To assess the present-day functionality of large-scale sublevel caving at LKAB Kiruna a comprehensive measurement program was undertaken involving blast function, fragmentation and gravity flow. As part of this assessment, a fragmentation measurement trial was performed based on 3D imaging of the drawpoint and corresponding bucket load of the underground load-haul-dump (LHD) excavator. 3D image data from stereo photogrammetry was collected and an automated image analysis strategy developed. A number of data sets were collected for each of the drawpoint and LHD bucket, along with sieving results for four of the LHD bucket loads (totally about 70 t). Two of the sieving results were used to inform the automated image analysis strategy, and two were held back as a comparison. Large variations in the visible particles are apparent when comparing corresponding drawpoints and LHD buckets highlighting the impact of sampling location and the need to measure large quantities of data in order to avoid bias from small samples. The results show that 3D imaging and analysis can produce fully automated measurement and analysis of the visible particle size distribution. Although this is not the same as the sieve-size distribution it provides useful estimation of both the larger size classes and a bulk estimate of fine material below approximately 60 mm. The 3D stereo photogrammetry measurement system used produced very high 3D point density but this was achieved using a custom up-sampling technique which significantly smoothed the data, removing small particles, smoothing edges, and this negatively affected the particle delineation algorithms.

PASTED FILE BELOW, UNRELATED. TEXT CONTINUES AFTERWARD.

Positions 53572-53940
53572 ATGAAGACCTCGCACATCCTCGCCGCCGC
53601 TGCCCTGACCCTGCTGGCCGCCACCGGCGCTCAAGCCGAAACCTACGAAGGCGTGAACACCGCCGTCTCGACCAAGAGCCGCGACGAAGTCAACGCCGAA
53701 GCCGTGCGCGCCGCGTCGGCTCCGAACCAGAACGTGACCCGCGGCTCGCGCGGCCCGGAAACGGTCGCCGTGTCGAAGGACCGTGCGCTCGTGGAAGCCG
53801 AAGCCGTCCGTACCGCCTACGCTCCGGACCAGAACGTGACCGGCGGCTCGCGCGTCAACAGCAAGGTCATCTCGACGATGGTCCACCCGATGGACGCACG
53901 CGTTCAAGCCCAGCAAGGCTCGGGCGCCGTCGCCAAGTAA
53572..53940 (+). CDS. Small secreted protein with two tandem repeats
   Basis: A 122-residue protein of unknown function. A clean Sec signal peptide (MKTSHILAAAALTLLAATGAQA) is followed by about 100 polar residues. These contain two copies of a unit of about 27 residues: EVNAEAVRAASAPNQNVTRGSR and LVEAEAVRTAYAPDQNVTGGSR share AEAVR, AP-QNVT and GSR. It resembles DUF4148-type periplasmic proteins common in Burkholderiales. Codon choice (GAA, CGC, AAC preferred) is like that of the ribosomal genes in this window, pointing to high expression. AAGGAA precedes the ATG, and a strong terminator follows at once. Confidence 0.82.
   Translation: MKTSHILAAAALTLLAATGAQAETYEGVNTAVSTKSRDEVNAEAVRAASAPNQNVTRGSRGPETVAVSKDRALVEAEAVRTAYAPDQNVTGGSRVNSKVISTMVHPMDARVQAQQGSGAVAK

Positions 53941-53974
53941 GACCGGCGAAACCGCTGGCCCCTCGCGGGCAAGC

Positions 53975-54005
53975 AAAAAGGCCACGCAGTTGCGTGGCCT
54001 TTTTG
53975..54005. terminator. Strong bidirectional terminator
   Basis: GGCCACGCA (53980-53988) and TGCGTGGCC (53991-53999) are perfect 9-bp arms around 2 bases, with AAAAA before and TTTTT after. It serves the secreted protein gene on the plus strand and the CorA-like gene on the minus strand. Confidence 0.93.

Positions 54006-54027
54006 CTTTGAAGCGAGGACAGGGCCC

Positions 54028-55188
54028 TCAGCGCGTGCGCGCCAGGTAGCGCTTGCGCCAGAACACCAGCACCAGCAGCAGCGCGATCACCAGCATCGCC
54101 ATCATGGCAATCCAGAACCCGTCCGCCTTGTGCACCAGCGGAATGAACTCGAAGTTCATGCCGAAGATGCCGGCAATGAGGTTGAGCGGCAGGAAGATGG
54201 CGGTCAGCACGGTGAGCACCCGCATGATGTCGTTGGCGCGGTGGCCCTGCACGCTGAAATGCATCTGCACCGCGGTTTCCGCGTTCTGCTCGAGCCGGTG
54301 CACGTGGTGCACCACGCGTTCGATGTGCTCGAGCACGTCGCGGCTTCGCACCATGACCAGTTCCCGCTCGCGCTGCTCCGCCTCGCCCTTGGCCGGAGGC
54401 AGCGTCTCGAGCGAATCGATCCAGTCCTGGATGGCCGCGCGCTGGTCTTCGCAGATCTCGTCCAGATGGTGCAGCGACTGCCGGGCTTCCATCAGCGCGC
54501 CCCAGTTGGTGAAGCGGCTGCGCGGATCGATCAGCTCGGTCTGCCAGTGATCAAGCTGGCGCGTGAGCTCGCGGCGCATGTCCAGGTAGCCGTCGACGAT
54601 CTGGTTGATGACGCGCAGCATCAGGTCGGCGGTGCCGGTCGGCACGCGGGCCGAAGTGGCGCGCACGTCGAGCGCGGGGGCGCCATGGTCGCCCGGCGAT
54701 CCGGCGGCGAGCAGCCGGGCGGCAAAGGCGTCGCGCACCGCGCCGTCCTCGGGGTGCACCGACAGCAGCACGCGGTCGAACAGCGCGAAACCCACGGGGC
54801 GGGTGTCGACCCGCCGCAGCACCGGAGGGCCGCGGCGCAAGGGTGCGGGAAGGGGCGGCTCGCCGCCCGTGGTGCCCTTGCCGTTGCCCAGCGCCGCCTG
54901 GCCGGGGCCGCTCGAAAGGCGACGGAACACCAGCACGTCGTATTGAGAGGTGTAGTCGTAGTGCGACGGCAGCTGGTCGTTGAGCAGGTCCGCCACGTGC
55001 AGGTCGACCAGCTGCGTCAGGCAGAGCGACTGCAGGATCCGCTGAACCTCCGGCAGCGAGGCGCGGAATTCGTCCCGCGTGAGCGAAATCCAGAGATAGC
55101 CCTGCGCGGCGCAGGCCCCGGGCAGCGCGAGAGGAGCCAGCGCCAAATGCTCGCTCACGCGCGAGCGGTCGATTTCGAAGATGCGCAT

Thurley, M J, Wimmer, M and Nordqvist, A, 2015. Blast fragmentation measurement based on three-dimensional imaging in sublevel caving drawpoints and underground excavator buckets at LKAB Kiruna, in Proceedings 11th International Symposium on Rock Fragmentation by Blasting, pp 763–774 (The Australasian Institute of Mining and Metallurgy: Melbourne).